So who is responsible for big data? …

March 11, 2013

All I ever hear about these days is “big data”. It’s a like saying “old Neil” – pretty much a natural consequence of getting out of bed each day.

Big data is a nice term trying to point out that we have lots of data, and we are more and more often putting it in the cloud (that invisible thing out there in la-la land). I do, and while pushing that data out there I’ve made an interesting (and somewhat obvious) observation.

Big data in my place is photography. I have a mac (great machine), which stores all my family data. These days that consists of music (not as dominant as it used to be) and photos. Once upon a time video was the big driver of space in my systems, but now it’s still photos. How do I know all this? The mac has a fantastic component called “time machine” which is very similar in nature to say ShadowProtect (which many of you server lads would be familiar with) – the ability to roll back to a certain point in time etc, while keeping a copy of all your data on an external device (in my case a USB drive) in case the hard drive in the mac takes a powder.

But is that safe enough? Not for me, so I purchase some space up in the cloud and make a copy of my data to that location. Because I’m anal and somewhat organised (at least I like to think so), I’ve filed everything into year folders, then each folder has a separate folder within it for each “event” throughout that year.

I then push a year at a time up to the cloud repository, so that when I’m finished I only need to update the last year, then make a new year folder on the mac and start putting files in that. OK some clever person is going to tell me there is some wonderful software available to do all this but you know what? I actually like being in control of what is happening and what is going were, so like Frank said “I’ll do it my way thank you very much”.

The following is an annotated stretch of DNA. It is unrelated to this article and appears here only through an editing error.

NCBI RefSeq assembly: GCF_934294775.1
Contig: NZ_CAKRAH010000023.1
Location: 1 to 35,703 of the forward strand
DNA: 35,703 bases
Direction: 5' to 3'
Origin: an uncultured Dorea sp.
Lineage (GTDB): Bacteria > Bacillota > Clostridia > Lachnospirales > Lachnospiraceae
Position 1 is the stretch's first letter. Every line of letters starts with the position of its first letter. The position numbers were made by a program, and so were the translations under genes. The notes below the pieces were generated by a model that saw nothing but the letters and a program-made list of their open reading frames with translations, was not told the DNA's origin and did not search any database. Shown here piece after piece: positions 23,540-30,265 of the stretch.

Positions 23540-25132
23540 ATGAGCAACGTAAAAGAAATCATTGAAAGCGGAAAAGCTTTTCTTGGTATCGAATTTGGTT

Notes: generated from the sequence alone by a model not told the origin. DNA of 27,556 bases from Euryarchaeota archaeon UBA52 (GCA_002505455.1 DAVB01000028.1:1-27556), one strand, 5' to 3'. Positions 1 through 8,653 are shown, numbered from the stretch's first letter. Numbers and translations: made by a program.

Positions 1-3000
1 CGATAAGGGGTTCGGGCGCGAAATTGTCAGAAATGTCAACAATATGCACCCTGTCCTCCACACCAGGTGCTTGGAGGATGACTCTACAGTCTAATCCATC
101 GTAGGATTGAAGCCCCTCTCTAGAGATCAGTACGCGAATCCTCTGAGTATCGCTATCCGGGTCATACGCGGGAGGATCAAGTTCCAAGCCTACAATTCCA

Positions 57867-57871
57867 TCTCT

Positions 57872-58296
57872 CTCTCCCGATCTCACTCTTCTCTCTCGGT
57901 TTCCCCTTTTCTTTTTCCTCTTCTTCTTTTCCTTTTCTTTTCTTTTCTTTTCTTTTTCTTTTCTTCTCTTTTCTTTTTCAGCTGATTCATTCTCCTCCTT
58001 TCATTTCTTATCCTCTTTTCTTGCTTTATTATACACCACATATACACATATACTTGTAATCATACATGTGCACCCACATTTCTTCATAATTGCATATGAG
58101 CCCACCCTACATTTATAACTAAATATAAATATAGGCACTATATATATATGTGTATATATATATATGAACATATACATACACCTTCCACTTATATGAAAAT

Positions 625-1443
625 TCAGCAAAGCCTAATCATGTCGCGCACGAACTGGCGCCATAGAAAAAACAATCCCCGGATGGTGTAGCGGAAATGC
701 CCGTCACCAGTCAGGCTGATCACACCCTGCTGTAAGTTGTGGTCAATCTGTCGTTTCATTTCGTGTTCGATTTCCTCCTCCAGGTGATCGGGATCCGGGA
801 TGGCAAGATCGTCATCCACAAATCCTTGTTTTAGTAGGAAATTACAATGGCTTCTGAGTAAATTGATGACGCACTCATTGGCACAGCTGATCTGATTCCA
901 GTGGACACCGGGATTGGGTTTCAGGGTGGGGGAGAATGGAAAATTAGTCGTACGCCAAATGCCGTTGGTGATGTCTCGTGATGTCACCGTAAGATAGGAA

So the interesting thing has been looking at the data that is in each of these folders. 6-8 years ago it was grainy video from dedicated video cameras that we lugged around from BMX event to BMX event. Those days are gone. With the price reduction of quality Digital SLR cameras I know find three of them lying around the house (none of which are mind and who knows how they work out whose is whose), but these babies are the generators of storage requirements big time for me.

With the speed of the cameras, the size of the memory cards and the resolution of the photos – it’s a perfect storm of data being dumped into the mac. Yes it is supposedly possible to delete unwanted copies of horrible photos that will never be printed, but that never seems to happy in my house. So I have to be organised, manage the proliferation of data happening on the machine in the other corner of my office and have a regularly checked system to keep track of and copy of, these photos. You can bet your bottom dollar that I’ll be the one in trouble if something does and something is lost (I am, after all, the “computer person” in the house).

All this is great business for computer companies. The average business is starting to put it’s compute power in the cloud, store it’s data in the cloud etc, but I believe the real driver of cloud data is not business, but social media and personal data. At Adaptec we are just going along for the ride – happy to sell product to whichever cloud vendor (often called datacenter) needs more storage so no complaints from a corporate perspective, but … and here’s what I want to know …

What is your “Big Data”? … and how are you making sure it’s safe.

Ciao
Neil

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